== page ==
Daniel said: "sadly it seems that Orthodoxy lacks a strong tradition of teaching the Old Testament, beyond the Psalms and selections of Genesis and passages from a few other books at Vespers. "
This is false and indicates an ignorance of Orthodox worship.
First of all, the services of the Orthodox Church have as their foundation the Psalms of David, which, as can be seen in the Acts of the Apostles, formed the basis for early Christian worship and links our Orthodox worship to the worship of the Old Testament.
Our Divine Liturgy service, which is primarily a New Testament service, is only one small portion of the totality of Orthodox worship, which in addition to the Divine Liturgy, there are different services for nearly every hour of the day, separate services for each day of the week, for each day of the year, for each day during Great Lent and Holy Week, for every day from Easter to Pentecost, and services for hundreds of saints.
Whenever we read the Gospels and Epistles from the New Testament, we are treated to references and quotes from the Old Testament as any concordance Bible will show you. Additionally, Orthodox services, especially the Matins Odes, are replete with figures from the Old Testament. Many resurrectional hymns use Old Testament themes to describe the resurrection of Christ: The three youths in the fiery furnace, and Jonah in the whale -- all testifying to the resurrection. In hymns about Mary, the Mother of God, you will find her (and the incarnation of Christ) described through Old Testament prefiguring, such the Israelites passing through the Red Sea, the Dew upon the Fleece, the Bush which burned yet was not consumed, etc. She is also compared in hymnology to aspects of the OT temple worship and called: Ark, vessel, candlestick, throne, etc. In the Orthodox hymns for saints there are comparisons to righteous people of the Old Testament such as Job, Moses, Jacob, etc.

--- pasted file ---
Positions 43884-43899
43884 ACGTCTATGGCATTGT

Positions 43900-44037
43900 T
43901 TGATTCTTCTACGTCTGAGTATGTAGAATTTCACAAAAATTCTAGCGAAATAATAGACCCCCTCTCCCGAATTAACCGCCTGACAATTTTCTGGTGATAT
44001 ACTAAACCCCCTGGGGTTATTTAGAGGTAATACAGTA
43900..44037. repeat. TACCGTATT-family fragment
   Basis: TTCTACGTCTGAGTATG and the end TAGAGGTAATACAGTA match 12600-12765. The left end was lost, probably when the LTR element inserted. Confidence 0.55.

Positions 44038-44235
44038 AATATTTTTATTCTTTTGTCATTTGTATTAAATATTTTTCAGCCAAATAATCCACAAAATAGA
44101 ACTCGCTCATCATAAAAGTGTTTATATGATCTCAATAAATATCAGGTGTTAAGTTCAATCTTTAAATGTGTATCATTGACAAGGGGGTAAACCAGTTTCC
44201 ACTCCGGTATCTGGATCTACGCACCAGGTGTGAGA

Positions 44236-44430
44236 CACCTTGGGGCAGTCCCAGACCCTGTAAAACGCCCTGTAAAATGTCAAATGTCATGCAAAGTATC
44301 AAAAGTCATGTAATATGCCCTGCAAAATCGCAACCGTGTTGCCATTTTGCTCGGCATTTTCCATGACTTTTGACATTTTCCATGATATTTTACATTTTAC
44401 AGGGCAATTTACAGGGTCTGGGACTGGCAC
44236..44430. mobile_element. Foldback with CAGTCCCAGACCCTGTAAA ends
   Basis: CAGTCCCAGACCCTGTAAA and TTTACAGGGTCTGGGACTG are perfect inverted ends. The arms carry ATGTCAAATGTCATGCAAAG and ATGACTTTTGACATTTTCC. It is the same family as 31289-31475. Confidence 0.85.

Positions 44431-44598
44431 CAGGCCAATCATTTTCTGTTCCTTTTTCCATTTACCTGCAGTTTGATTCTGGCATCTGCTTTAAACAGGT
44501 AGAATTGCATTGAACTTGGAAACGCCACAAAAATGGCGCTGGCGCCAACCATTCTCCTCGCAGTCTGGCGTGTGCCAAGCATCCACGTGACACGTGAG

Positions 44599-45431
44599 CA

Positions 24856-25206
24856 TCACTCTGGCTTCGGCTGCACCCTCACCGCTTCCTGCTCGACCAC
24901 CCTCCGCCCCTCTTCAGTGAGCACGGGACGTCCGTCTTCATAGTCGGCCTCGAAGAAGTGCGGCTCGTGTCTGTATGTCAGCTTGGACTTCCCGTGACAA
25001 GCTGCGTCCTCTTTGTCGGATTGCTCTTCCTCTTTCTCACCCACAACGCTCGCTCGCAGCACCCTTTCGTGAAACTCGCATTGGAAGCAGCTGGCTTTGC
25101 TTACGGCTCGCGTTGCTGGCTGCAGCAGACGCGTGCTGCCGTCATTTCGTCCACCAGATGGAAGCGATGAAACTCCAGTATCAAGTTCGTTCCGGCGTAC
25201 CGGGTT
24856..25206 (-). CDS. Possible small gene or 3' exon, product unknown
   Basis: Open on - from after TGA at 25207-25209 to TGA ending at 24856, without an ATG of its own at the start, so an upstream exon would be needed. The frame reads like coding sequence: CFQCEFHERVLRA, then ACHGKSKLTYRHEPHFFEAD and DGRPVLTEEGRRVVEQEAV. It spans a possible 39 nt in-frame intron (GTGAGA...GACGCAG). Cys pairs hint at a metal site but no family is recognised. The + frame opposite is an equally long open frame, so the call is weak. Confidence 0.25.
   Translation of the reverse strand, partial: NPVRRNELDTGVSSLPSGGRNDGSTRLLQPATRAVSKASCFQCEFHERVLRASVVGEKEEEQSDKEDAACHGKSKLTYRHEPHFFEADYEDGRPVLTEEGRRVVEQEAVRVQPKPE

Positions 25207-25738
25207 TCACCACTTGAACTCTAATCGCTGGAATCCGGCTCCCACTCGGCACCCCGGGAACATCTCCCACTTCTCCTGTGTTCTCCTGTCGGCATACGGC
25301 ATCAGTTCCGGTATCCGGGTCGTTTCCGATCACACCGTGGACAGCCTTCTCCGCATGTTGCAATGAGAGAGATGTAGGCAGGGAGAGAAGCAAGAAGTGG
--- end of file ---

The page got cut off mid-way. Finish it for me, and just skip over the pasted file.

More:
During Great Lent we become most familiar with the Old Testament through daily readings appointed during the Hours and at Vespers. Also, during the 1st and 5th week of Great Lent, the Great Canon of St. Andrew of Crete with it's more than 300 stanzas, describes all the major events of the Old Testament, giving us examples of righteousness and unrighteousness and calling us to repentance. Old Testament readings are also appointed at specific times throughout the year, particularly we hear a long list of OT readings on the eve of Christmas and Epiphany and also on Holy Saturday.
In Orthodoxy, we do not read and study the Old Testament as if it were merely dry history, but it is a living continuity from Adam to Christ which teaches us the faithfulness of God's promises and gives examples of how we should or should not live. We do not use or interpret the Old Testament separately from the New Testament, for the Old Testament is testified to in the New, and Christ is testified to in the Old.
A good description of how Orthodoxy uses the Old Testament is here:http://www.fatheralexander.org/booklets/english/old_new_testament_e.htm